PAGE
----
Urban Agricultural Practices and Processes
Editor(s): Julie C. Dawson, Alfonso Morales
University of Iowa Press U
326 pages, 18 figures, 13 table
Excerpt from publisher’s site:
This is a rare find! An academic book that is highly readable, relevant, well researched, and, as the topic requires, down to earth. Especially helpful to city planners, health promoters, community leaders, and all who love what a garden does for a day outdoors, a yard or parkette, a great meal, and quality time with others.”—Wayne Roberts, author, The No Nonsense Guide to World Food and Food for City Building
“In Cities of Farmers, Dawson and Morales perform the Herculean task of examining the historical, regulatory, production, and distributional aspects of urban agricultural systems while simultaneously exploring the significant benefits and challenges of urban agriculture. With a healthy mix of new and more established voices, the chapters will interest a range of audiences, providing clear concepts, lessons, and examples that render key messages actionable.”—Julian Agyeman, Tufts University
December 15, 2016 Comments Off on Cities of Farmers
Two more NYCHA farms will likely be established by the end of 2018, but final details are still under consideration regarding location
By Beth Krietsch
New York City Food Policy Centre
Dec 7, 2016
Each morning, 24-year-old Nalijha Trammell rises before the sun for a 7:30 a.m. start to her work day at one of four urban farm sites scattered throughout Brooklyn and Harlem. As a member of Green City Force’s Urban Farm Corps, Trammell works alongside 24 of her peers to develop and maintain working urban farms on New York City Housing Authority (NYCHA) developments in Canarsie, Brownsville, Red Hook, and East Harlem.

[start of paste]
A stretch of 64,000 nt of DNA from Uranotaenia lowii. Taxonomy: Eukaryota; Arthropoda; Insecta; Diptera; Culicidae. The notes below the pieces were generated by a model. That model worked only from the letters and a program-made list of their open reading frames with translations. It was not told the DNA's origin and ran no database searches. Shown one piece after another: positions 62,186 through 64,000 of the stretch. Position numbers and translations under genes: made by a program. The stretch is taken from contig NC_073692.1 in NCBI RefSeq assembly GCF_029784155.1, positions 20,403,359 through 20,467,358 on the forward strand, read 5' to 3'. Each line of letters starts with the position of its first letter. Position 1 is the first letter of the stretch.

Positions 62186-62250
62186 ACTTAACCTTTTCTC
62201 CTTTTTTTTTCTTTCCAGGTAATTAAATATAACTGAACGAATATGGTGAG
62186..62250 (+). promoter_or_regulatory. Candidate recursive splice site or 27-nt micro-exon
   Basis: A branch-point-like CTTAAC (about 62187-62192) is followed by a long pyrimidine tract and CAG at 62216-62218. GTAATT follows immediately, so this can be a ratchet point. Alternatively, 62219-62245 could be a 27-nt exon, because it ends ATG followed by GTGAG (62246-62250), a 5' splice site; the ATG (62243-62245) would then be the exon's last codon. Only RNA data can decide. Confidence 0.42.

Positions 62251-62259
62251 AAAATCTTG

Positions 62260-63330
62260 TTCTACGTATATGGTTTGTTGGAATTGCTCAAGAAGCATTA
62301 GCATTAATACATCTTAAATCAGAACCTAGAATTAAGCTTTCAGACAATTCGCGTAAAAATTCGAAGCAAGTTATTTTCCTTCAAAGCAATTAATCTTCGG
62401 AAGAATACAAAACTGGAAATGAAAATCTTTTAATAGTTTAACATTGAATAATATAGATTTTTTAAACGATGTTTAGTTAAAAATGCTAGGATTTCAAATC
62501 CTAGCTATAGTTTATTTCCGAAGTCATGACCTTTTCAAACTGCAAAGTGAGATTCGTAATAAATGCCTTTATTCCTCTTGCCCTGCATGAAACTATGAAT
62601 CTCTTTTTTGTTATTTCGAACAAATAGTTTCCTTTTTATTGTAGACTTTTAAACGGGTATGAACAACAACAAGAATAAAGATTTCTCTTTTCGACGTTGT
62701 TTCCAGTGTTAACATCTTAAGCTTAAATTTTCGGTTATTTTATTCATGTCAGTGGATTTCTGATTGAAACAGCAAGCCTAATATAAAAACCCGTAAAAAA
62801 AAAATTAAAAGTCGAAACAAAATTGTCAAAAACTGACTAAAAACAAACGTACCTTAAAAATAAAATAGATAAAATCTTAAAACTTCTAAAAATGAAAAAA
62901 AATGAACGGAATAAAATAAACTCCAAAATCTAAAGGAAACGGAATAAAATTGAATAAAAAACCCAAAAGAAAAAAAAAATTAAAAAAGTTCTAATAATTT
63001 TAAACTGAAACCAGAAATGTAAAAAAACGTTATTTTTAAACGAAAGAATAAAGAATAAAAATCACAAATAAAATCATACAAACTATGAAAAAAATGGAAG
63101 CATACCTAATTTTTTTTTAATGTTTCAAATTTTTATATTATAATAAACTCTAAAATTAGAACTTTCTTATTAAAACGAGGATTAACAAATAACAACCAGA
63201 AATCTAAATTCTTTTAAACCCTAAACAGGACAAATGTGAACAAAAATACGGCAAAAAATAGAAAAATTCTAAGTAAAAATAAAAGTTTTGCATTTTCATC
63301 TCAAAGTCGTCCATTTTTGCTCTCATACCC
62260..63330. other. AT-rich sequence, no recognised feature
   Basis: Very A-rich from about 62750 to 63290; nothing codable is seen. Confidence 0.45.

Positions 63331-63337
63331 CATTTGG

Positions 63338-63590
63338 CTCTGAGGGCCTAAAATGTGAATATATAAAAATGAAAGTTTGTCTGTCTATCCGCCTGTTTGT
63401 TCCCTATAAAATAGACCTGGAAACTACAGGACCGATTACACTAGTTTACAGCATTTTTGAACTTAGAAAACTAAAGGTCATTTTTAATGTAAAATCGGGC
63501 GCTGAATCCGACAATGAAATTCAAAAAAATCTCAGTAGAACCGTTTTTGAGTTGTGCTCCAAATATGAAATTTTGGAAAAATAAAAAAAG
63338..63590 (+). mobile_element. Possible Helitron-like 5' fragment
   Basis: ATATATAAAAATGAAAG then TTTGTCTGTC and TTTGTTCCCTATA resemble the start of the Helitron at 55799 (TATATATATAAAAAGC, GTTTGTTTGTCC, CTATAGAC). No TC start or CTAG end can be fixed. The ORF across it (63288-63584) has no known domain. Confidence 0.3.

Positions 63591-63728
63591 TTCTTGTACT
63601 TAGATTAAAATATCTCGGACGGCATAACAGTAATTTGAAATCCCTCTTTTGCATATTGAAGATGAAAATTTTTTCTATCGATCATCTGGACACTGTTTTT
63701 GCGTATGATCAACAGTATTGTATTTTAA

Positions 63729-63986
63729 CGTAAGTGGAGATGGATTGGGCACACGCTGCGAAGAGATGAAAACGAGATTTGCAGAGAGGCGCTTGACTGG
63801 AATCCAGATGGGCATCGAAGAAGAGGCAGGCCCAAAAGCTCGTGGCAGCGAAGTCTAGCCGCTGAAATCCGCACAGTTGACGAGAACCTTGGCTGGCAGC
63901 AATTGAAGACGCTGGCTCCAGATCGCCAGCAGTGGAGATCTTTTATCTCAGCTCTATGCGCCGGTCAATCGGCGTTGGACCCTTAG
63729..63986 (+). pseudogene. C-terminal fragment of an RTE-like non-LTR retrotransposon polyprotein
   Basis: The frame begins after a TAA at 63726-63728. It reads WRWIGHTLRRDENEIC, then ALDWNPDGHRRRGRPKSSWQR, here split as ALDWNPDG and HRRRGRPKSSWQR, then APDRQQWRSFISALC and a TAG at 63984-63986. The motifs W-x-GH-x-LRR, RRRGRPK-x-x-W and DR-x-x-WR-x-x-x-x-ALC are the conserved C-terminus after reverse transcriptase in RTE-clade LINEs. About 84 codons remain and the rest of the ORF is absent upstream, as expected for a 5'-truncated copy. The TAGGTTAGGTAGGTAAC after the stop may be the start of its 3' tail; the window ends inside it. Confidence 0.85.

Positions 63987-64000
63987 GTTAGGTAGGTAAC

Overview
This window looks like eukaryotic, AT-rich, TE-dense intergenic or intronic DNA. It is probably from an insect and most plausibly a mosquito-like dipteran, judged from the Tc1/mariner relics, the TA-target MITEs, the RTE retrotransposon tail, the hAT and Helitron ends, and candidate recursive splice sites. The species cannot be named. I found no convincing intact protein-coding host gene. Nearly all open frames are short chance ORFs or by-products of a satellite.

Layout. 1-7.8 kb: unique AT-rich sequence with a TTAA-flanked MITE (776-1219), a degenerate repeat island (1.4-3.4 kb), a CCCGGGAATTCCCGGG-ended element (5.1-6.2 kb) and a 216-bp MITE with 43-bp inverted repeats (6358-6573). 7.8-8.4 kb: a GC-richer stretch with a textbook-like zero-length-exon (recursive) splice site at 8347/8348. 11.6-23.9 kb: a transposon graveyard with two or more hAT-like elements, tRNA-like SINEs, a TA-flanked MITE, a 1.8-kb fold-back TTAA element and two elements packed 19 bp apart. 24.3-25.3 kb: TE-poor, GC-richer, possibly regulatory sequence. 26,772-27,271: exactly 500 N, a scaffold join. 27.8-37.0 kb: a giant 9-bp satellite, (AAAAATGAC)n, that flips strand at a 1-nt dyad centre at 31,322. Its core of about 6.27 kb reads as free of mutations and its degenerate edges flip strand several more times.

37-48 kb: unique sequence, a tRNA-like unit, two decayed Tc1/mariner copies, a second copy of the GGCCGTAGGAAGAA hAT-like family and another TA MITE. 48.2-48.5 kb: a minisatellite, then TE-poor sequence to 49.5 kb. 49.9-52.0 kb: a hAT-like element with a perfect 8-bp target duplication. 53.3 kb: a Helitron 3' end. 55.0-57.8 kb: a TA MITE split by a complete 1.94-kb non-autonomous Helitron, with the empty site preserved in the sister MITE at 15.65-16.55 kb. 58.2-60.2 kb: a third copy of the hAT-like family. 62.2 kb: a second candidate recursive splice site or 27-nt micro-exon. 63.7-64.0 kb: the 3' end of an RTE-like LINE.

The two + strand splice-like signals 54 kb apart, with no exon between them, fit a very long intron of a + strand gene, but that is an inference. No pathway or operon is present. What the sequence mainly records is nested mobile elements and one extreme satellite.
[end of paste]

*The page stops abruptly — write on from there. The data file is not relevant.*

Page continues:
Trammell and her fellow 18-to-24-year-old corps members, all of whom are NYCHA residents, work diligently each day on various farming tasks, from planting seeds and weeding gardens to harvesting produce and delivering cooking demonstrations to NYCHA residents.
December 15, 2016 Comments Off on NYC Public Housing (NYCHA) Farms – A Twist on Urban Agriculture
Rooftop hydroponic systems in cities produce vegetables that are cheaper and healthier than rural farms
After calculating the cost of building the screenhouse and tanks, rent, labor, utilities, seeds, fertilizer, and other equipment, the team from the Chinese Academy of Sciences South China Botanical Garden and the Zhong Kai University of Agriculture and Engineering found that six out of the seven vegetables were cheaper to produce than to purchase at a local store.
By Kelsey Lindsey
On a 1,600-square-foot-rooftop in Guangzhou, China, 14 hydroponic tanks produce hundreds of pounds of vegetables a year, with a potential profit of over $6,000 annually—almost twice the 2015 annual minimum wage in the city, which has one of the highest monthly minimum wages in the country. The hydroponic tanks are part of study that shows residents and developers in Guangzhou that their rooftop space might be worth some green.
A paper published this past July the journal Agronomy for Sustainable Development reports that growing leafy greens in rooftop hydroponic systems can not only produce a steady supply of vegetables—it can also be cheaper than buying store-bought alternatives.
December 15, 2016 Comments Off on Rooftop hydroponic systems in cities produce vegetables that are cheaper and healthier than rural farms